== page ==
Jim Pulvermacher (Left) and Gordon Moore (right) are two dedicated alumni of St. Mary School and continue to support the school for future generations.
JIM PULVERMACHER AND GORDON MOORE FROM RICHLAND CENTER LOOK BACK ON THEIR SCHOOL DAYS AND WHY CATHOLIC EDUCATION IS IMPORTANT TO THEM
Catholic schools are a foundational aspect of Catholic faith in our diocese today. In Richland Center at Assumption of the Blessed Virgin Mary Parish, Catholic education has been a part of its history for almost 100 years, and, according to Jim Pulvermacher and Gordon Moore, two dedicated alumni, it will continue to be a cherished part of the community.
Jim’s family came to Richland Center from Sauk City in 1935 because Richland Center was a good farming community for a farmer in the poultry business. He and his siblings went to St. Mary School through 8th grade.
“When we went to high school, we had religious classes once a week here (at the parish) because we didn’t have a Catholic high school,” Jim remembers. Jim and Gordon have known one another a long time and met in school, but Gordon is a year older. Gordon was born and raised in Richland Center and lived about two miles outside of town. He went through his schooling at St. Mary School and the local high school, just like Jim.
Gordon’s father was a carpenter and they lived on a farm, Their family attended St. Mary School and he said his schooling resembled Jim’s in many ways.
“It was a one-story school when Jim and I started there and I think they had first through third in one room. When I was about in the sixth grade, they added a second story. Later, they added more classrooms and seventh and eighth grades upstairs,” Gordon recalls.
“At that time it was all (Benedictine) nuns who taught us in those days,” Jim says. “The building they originally lived in was down the street, and the current convent was built in the ‘60s.”
Jim and Gordon remember back to their school days and Jim recalls how they would go to Mass every morning before school.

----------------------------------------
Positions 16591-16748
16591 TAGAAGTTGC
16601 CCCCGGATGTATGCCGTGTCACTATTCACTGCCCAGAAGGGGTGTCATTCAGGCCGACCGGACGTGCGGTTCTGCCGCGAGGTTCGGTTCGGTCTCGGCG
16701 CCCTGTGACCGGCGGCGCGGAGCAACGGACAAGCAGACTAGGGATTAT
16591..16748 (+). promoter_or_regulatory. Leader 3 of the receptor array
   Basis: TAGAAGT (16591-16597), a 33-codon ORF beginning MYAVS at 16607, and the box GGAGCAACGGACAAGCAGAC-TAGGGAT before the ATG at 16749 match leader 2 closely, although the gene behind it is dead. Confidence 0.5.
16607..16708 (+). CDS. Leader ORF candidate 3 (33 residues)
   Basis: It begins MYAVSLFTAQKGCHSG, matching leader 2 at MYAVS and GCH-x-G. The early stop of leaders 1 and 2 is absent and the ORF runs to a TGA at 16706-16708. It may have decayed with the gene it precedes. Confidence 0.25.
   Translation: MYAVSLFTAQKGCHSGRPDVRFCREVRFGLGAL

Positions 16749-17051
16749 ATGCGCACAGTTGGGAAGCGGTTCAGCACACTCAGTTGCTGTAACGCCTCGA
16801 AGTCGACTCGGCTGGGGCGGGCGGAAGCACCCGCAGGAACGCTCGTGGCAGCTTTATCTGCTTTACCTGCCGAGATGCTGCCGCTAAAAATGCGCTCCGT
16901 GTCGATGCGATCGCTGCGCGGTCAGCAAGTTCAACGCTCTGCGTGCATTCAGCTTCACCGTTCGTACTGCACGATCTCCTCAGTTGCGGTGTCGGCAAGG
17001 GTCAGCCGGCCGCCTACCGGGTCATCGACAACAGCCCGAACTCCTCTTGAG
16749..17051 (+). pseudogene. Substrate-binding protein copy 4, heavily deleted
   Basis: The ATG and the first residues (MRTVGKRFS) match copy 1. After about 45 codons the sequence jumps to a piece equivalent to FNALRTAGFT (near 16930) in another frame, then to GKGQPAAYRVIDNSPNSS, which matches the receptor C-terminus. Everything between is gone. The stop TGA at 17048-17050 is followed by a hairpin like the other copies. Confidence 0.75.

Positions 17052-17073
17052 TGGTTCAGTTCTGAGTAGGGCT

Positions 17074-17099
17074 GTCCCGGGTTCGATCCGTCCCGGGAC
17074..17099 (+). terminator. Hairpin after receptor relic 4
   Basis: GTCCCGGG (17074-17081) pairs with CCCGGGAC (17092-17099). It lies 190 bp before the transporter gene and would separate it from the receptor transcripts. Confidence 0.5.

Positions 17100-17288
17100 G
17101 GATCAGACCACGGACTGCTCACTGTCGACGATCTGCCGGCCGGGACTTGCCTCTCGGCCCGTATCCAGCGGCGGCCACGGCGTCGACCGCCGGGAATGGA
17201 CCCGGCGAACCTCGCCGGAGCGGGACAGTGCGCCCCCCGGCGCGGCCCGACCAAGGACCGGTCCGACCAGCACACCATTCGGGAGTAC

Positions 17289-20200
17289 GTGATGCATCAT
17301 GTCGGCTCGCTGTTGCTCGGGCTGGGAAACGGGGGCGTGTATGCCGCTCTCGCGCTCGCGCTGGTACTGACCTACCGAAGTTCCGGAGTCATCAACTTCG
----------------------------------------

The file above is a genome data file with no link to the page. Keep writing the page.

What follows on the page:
“I got to serve Mass and I enjoyed that, but it was in Latin, so I didn’t know what they were saying, but I got pretty good at it,” Jim jokingly says. “We also had weekly confession on Saturday afternoon and other things we just don’t have a lot of any more. Glad we did have it at the time though, it certainly helped.”
“When we were growing up in the lower grades, we had good, old Irish priests who were very strong in their faith,” Gordon says. “They were very strict and we towed the line, but they were good priests and role models and we learned a lot from them.”As Jim and Gordon got older and started having families of their own, they knew how important it was to continue supporting their Catholic school. Both Jim and Gordon sent their children to St. Mary School. In the 1960s, Gordon, as a member of the parish council, went to La Crosse to meet with Bishop Freking about getting a loan for a new school. “It was basically a promissory loan and me and three others from the council met with the bishop and signed some papers to get the money to build a new school,” he says. “We had outgrown the school we had gone to, so, with the money from the diocese, we built a new school to replace the old one.” Three generations of Jim’s family have gone through St. Mary School and Gordon’s daughter also attended.
“I sent my daughter to St. Mary’s and she went on to become a doctor in Minnesota,” Gordon says. “As a general rule, we find that St. Mary’s School students are in the upper echelon of their class.”Jim’s kids, who became teachers and local business leaders, appreciated St. Mary School for their dedication to the students.
“They get more one-on-one care here and we often hear that the schools can tell which students came from St Mary’s because they’re well-disciplined and just good kids.”
Jim remarks that the school is extremely important to the life and growth of the parish, even to this day.
“It makes me proud to be able to do what we can for the school. We’re very fortunate to have the school here, and we’re very thankful.”
By Monica Organ
Photography by Michael Lieurance